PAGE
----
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Ruby 1.9.0 Released 199

Posted by timothy
from the facetnating dept.
sciurus0 writes "The 1.9.0 development version of the Ruby programming language has been released. This version has many changes, including a new virtual machine that provides great speed improvements."
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Ruby 1.9.0 Released

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  • Why does this look like an unedited blurp from the Firehose?
  • Well, it seems that Ruby 1.9.0 is the fastest implementation available, it also is reflects the newest version of the language... but I would really like to see benchmarks based on real apps based on things like Mephisto,Radiant CMS and/or Mongrel. Also, does someone have a list with the most important features? The summary is way too poor.
  • Alright, I know this is going to be flame fodder, but I'm genuinely curious: does Ruby have anything to offer for someone who's already very proficient in Python (and Django, so Rails is already covered)? Basically, I've been using Python for quite a while and work with a largish codebase at the office. Is there any reason why I should give Ruby a try other than the standard - and very valid - "because it's there"? From what I've heard it seems that the two languages occupy roughly the same niche and are

    • Re:Why Ruby? (Score:4, Insightful)

      by Anonymous Coward on Wednesday December 26, 2007 @12:02AM (#21818760)

      Is there any reason why I should give Ruby a try?

      Speaking as a ruby developer, if you're happy with python - not really! Python's also great. It's just a matter of which suits your style. Personally, I couldn't get over Python's syntactically significant whitespace - many people would laugh at that, but for me it's just unthinkable. So Python was just ruled out for me totally because of that.

      Python and Ruby are both competing to be the most beautiful next-gen languages .. but beauty's in the eye of the beholder. I've found mine, and it sounds a lot like you've found yours. So .. that was the long way to say, again, "not really" ! : )
      • by corsec67 (627446)
        Yeah, same here for why I don't like Python.
        I find myself adding additional if/loop statements around a block of code often enough that I just couldn't imagine working with python where it isn't trivial to automatically indent the block of code, since the indent is the block of code. Copying/pasting code is another case where the indentation is not necessairly correct. I am not talking about duplicating code here, but something like taking a chunk of code and making it into a function call.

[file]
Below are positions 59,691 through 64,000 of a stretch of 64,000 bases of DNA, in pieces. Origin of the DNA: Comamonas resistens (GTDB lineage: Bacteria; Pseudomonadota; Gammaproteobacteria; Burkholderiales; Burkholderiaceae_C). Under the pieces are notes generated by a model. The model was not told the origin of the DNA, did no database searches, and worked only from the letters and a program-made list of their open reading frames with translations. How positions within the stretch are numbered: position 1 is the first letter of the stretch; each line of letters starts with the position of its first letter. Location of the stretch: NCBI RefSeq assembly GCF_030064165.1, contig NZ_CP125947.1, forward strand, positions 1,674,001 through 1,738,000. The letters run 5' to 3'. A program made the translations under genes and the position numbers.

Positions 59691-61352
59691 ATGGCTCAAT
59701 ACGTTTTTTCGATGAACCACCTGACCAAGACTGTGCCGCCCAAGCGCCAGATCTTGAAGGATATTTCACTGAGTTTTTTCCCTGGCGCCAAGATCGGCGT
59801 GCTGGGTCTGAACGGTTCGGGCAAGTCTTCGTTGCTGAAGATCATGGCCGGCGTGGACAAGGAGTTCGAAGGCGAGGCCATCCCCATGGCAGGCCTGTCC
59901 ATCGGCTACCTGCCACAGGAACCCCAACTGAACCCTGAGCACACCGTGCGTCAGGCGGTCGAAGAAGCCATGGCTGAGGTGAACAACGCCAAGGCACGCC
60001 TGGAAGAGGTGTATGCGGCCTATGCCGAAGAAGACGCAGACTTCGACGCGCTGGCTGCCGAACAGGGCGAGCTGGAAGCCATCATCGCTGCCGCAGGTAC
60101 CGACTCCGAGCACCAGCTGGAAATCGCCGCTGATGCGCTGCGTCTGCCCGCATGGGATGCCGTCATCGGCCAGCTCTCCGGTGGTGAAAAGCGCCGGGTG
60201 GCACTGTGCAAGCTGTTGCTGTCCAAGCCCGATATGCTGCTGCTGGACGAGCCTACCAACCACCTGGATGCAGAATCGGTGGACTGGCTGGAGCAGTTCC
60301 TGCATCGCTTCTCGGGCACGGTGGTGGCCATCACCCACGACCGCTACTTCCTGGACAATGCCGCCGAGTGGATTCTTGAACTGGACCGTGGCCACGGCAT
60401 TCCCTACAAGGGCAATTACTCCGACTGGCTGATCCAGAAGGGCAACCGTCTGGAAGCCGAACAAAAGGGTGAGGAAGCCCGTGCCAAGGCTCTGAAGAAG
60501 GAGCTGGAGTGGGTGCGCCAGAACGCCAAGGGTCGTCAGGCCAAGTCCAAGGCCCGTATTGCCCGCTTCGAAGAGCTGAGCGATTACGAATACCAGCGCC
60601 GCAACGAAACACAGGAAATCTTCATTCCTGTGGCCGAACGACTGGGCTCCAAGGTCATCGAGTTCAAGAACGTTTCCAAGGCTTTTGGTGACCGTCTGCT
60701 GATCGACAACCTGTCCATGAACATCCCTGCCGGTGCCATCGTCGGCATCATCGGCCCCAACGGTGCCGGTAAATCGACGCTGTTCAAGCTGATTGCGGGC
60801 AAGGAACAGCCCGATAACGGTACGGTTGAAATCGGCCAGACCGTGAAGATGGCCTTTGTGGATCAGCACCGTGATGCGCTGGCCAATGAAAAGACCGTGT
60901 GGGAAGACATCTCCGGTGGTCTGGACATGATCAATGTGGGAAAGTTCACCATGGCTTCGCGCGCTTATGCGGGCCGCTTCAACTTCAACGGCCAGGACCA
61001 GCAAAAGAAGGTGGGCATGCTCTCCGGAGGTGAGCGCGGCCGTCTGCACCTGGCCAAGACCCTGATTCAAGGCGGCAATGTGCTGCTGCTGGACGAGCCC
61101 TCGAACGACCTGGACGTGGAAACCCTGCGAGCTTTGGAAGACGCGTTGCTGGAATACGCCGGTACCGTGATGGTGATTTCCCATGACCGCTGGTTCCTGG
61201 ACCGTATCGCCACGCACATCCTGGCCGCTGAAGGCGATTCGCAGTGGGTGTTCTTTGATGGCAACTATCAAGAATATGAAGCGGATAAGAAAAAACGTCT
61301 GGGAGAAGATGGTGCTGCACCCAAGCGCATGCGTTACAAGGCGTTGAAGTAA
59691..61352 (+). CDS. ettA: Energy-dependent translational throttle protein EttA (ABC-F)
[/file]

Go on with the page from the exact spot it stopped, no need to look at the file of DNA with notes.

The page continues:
I really like how
        • I really like how quite often the single-line if/then statements in Ruby could be read aloud directly and they would make sense

          I don't like Perl so much anymore, but it had a really cool feature where instead of writing "object.method(args)", you could write "method object args". Instead of a construct like

          if not value: output.log("value isn't set")

          you could write

          log output "value isn't test" unless value

          It was kind of a pain in the ass for maintenance because if you want to change the test for value from false to true, you'd have to re-write that as "unless not value" and mentally parse the double-negative each time,

          • by nuzak (959558)
            > I don't like Perl so much anymore, but it had a really cool feature where instead of writing "object.method(args)", you could write "method object args".

            This is called "indirect object" syntax, and it's really frowned upon in modern perl code due to the ambiguities it causes. Construction with my $x = new Foo was one of the last holdouts, but even that has largely given way to my $x = Foo->new.

          • Trailing 'if' as a statement modifier works just as well as trailing 'unless' does. :s/unless/if/

            That's not so hard in a proper editor. I'm sure Emacs has its own sensible way to replace text, too.

      • by Atzanteol (99067)

        Personally, I couldn't get over Python's syntactically significant whitespace - many people would laugh at that, but for me it's just unthinkable

        Agreed! Why in the *hell* in the 20th century should I worry so much about spacing? Let the editor handle that for me. Python developers have to create all sorts of tricks (emacs bindings mostly) to work around this flawed design just to work with the language. Frankly no modern language should have 'column' constraints.

        Fortran is dead! Long live Python!

    • FFI (Score:3, Funny)

      by r6144 (544027)